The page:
I launched a second routing node to see if it behaved the same way. It didn’t. Only the main master node had the memory issue.

It should have had the same problem but I did not setup perfect experimentation conditions. The cluster configuration mentions a single master node. I should have updated it to take a second one into account.

I then made 2 other assertions:

  1. The virtual machine was corrupted since it worked with one using the same AMI.
  2. Only the machine getting traffic from the clients had the memory issues.

I killed the apparently corrupted virtual machine and replaced it with another one. The problem remained the same.

That’s when I started to focus on Elasticsearch and Java Virtual Machine memory allocation. I read an insane amount of docs about Java memory management. That’s the positive point. I know more about the JVM, memory allocation and garbage collection than I’ve ever expected to.

I did lots of test. I tuned both my JVM and Elasticsearch configuration, looking for memory allocation issues. I changed the garbage collectors just in case. I downsized the minimum and maximum heap allocation. It took a long time. I had to wait a few hours to see how the memory use was growing and I had many things to manage aside. Note: run your Elasticsearch node with mlockall, you’ll see memory issues quickly.

I was really upset because it was not supposed to eat more than 4GB RAM (+ more or less 200MB of non heap allocation). My graphs showed the heap was not taking more than allocated at runtime, and there was something like 40MB of non heap memory used as well.

It was my second mistake. I focused on memory because the process was eating lots of RAM. Spoiler: it wasn’t.

After reading the JVM documentation, I started to focus on non heap memory. Java allocates a pool of memory for every single thread it creates. Before I read that, I had not looked at my threads consumption graphs. The number of active threads was insane. The virtual machine would create up to 20,000 concurrent threads before the machine ran out of memory. None of them was ever closed.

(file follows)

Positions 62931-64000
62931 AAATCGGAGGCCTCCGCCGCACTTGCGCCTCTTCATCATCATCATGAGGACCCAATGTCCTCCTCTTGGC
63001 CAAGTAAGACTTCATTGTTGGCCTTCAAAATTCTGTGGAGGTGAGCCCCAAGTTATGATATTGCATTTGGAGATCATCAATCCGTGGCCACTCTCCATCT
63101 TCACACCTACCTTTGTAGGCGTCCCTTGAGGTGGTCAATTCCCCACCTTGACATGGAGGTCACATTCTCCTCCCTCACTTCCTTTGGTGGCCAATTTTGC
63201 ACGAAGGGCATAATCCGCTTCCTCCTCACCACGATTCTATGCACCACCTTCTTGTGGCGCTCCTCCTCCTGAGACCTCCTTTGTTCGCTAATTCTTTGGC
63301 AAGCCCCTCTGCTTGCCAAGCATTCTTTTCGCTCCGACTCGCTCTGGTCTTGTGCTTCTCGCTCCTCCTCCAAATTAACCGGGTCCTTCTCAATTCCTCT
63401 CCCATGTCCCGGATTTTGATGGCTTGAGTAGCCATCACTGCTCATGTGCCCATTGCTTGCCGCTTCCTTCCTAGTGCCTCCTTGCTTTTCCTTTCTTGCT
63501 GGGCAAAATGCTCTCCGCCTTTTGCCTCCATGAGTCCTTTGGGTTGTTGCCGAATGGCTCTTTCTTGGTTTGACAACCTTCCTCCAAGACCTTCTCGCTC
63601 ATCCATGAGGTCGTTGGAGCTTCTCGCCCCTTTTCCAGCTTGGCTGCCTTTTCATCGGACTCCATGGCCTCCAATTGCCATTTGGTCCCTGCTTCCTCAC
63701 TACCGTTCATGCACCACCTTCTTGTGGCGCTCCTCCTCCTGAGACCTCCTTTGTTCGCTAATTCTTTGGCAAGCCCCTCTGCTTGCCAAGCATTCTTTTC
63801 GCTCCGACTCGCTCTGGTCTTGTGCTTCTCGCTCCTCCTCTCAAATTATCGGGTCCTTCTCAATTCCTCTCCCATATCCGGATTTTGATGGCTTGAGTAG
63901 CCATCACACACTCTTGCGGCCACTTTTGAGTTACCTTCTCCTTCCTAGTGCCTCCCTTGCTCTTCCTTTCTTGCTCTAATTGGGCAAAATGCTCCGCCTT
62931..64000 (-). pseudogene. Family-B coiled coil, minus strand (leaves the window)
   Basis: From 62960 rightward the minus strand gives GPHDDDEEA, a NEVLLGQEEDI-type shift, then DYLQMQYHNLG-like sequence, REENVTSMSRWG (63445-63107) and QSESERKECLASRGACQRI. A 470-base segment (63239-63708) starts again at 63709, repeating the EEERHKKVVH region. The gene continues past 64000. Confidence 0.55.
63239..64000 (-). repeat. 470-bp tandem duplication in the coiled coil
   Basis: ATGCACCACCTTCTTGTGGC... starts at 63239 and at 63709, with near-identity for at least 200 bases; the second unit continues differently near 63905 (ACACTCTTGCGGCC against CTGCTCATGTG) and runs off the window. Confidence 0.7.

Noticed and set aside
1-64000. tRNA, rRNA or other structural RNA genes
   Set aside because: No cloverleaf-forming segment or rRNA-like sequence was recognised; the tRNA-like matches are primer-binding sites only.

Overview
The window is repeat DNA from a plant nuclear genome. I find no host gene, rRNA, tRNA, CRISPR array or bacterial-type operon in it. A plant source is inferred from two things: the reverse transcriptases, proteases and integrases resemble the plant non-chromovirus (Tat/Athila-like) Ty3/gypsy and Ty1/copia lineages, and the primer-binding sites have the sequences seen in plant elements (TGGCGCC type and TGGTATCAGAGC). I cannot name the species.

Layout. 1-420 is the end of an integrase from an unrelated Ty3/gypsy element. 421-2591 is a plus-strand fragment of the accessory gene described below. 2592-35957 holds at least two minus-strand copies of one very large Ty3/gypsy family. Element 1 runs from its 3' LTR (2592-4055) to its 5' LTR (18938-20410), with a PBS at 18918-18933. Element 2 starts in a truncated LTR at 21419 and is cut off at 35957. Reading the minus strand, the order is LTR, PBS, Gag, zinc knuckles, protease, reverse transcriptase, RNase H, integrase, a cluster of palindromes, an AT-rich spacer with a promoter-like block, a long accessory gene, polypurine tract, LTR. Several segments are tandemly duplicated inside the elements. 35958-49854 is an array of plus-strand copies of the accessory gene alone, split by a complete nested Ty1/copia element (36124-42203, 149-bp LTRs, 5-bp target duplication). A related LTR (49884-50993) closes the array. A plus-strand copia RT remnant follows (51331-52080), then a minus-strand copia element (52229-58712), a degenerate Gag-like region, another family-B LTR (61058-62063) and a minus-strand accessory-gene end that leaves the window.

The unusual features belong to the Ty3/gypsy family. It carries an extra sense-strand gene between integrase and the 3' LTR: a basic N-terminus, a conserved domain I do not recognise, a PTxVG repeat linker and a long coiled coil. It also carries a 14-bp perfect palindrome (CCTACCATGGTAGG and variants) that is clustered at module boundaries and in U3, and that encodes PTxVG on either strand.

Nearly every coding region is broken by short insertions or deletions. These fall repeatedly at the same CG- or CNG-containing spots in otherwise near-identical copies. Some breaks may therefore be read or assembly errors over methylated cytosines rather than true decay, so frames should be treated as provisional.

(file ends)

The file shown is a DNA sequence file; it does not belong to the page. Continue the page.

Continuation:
I started to work with my colleague Han, who also has a good knowledge of Elasticsearch. Han was the perfect investigation partner. He’s a smart developper with a good Elasticsearch knowledge so he brought both a fresh look and a different point of of to the problem. Having a look at our centralized syslog server, he noticed strange messages sent by one of the data servers.

The data server was constantly sending auto discovery requests not only to the current master server but also to the old one.

As a consequence, the new master was also sending 1 auto discovery requests per second to that node. Doing so, it was creating a new thread each time that was never closed despite requests timeout. For every opened thread, Elasticsearch was eating a bit more RAM. The data node Java process was stuck in an infinite loop. It was impossible to gracefully restart it and we had to kill it.

I hadn’t looked at the syslog frontend because I SSHed myself on the machine to look at the logs. Han does not have SSH access, so he had to check on the frontend. Doing this, he was able to get a global view of the cluster when I was only focusing on the ill node.

Conclusion

As every time I fuck up at something, I’ve learned some obvious lessons I’m now sharing here.

Start your observation universe wide to see if everything else seems to work correctly. An Elasticsearch cluster is a complex environment. It relies on many interconnected node and the Java Virtual Machine itself is a complex thing.

Don’t make assumptions that the problem comes from somewhere because it’s visible from that place. Gather information from the whole environment even though you’re working on a specific thing. I would have lost less time digging if I had looked at all the system data instead of focusing on the memory.

Don’t wait for a fresh look at your problem, even more if you’re working with people who’ll look at it from a completely different point of view. It helps a lot.

Everyone can make mistakes like this starting with you. Stay humble and learn from your and other people’s mistakes. After you learn that, take a short break, stop looking at the past and focus on the next problem.


Cet article a été publié par Frédéric de Villamil sur Le Rayon UX | Si vous l'avez lu ailleurs sans qu'un lien ait été fait vers l'article original, c'est qu'il a été reproduit illégalement.